The other drivers are located conventionally on the upper half of the cabinet's front panel. The upper bass and lower midrange, from 120 to 1,200 Hz, is radiated by a 6.5-inch driver. Above it, in a separate sealed subenclosure, is a 5-inch midrange driver that operates up to 4,000 Hz, where there is a crossover to a 1-inch titanium-dome tweeter, placed at the top of the speaker panel. The panel itself is covered with rubber foam to minimize diffraction at the boundary between each driver and the panel, which could distort the system's radiation pattern. A removable black cloth grille covers the entire front of the cabinet, and the black glass insert for the top of the cabinet further enhances its appearance and utility.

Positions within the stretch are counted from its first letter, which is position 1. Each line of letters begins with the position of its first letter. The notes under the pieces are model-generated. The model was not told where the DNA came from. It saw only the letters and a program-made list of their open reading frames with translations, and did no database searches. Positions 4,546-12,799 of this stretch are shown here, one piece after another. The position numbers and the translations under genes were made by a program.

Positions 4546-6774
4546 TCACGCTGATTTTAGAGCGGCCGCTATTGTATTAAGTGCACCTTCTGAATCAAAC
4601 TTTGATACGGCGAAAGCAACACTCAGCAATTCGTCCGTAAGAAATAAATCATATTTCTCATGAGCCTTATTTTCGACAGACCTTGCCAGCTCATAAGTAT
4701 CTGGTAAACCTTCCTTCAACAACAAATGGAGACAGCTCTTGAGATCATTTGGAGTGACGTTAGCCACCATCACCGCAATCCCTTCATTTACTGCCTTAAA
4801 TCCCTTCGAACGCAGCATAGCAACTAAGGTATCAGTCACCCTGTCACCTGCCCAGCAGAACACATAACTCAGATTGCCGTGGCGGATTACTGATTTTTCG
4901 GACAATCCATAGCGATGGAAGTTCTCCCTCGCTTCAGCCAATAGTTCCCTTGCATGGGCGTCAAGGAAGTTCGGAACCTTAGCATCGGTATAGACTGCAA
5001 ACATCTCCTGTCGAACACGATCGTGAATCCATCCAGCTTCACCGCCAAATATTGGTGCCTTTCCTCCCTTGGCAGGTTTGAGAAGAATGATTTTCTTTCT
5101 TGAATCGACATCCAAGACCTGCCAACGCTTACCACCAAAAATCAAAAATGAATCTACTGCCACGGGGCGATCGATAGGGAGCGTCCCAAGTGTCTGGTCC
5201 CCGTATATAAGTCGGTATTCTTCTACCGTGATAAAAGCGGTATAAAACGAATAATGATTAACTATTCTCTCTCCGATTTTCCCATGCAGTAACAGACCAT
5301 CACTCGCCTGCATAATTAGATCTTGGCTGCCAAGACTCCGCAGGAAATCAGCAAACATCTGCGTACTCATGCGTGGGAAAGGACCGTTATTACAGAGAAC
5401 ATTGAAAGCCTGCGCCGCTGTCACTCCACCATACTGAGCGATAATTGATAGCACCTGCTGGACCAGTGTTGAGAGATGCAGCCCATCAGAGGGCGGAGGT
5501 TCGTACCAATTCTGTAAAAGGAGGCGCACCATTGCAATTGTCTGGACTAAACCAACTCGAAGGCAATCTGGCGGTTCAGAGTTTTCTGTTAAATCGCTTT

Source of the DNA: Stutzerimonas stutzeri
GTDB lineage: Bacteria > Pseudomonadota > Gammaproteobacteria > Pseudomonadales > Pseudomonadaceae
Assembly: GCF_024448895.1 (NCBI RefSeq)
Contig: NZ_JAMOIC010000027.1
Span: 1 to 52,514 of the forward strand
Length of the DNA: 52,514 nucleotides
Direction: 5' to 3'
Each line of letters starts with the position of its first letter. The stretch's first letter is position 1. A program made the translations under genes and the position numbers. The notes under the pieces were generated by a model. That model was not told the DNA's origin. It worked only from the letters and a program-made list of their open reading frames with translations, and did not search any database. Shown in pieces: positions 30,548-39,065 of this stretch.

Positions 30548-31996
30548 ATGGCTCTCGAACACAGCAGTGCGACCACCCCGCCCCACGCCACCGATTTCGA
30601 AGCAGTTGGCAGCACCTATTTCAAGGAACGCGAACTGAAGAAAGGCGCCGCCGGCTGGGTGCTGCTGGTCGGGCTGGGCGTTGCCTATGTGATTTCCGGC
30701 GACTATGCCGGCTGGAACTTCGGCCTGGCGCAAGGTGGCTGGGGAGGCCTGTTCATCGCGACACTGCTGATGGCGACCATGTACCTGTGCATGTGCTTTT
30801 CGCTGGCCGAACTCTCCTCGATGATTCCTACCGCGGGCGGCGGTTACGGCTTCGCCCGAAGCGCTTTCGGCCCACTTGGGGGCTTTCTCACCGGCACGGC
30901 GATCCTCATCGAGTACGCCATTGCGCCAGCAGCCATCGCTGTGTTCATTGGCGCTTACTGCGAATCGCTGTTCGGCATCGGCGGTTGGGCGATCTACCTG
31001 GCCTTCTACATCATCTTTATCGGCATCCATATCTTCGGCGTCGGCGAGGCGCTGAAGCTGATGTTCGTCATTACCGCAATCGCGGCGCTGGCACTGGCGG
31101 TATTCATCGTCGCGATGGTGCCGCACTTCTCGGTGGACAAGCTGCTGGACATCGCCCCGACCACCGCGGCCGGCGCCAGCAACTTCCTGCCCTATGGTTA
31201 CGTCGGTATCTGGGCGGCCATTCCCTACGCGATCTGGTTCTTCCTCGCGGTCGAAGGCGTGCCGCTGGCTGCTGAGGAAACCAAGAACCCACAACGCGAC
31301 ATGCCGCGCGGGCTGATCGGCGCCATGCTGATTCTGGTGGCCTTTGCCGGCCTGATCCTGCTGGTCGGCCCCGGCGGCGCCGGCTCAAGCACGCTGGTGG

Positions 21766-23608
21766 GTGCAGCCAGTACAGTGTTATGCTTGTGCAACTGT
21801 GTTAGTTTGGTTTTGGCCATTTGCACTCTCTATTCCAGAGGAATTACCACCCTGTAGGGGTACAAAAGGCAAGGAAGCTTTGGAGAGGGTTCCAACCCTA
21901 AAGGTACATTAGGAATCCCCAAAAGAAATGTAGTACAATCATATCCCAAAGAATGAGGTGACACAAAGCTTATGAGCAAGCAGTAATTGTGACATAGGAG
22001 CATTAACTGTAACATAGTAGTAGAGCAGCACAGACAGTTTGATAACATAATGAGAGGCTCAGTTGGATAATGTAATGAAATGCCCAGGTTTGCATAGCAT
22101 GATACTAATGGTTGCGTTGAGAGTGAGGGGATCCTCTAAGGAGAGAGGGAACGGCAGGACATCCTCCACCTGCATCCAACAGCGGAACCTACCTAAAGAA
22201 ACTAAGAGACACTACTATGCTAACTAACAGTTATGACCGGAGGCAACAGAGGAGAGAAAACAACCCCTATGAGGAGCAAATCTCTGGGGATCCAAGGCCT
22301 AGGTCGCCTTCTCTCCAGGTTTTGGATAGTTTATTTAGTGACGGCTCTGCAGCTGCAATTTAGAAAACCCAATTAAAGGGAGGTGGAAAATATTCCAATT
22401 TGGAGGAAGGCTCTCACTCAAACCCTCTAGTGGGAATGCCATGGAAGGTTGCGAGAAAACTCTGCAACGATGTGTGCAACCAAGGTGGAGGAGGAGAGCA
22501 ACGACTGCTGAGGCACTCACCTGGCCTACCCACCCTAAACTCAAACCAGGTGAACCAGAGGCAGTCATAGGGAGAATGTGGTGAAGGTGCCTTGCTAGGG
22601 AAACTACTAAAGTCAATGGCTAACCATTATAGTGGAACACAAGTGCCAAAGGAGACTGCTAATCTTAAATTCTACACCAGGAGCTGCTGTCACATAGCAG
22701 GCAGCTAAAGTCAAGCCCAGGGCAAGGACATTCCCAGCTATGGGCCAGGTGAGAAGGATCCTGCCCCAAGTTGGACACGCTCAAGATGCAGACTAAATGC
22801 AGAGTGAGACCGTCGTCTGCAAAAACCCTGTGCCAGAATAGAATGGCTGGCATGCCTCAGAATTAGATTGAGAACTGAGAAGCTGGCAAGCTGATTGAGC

The input connectors (insulated five-way binding posts on 3/4-inch centers) and a three-position room-compensation switch are located in a recess in the bottom of the cabinet. The switch adjusts the balance of the lower frequencies to compensate for the placement of the system near a corner, against a wall, or away from any wall. The cabinet is fitted with rubber feet, and spikes are provided for optional installation.

JBLs specifications for the HP520 include a 4-ohm nominal impedance, a frequency range of 34 to 27,000 Hz, and a maximum recommended amplifier power of 200 watts. Its rated sensitivity is 90 dB. The system weighs about 55 pounds.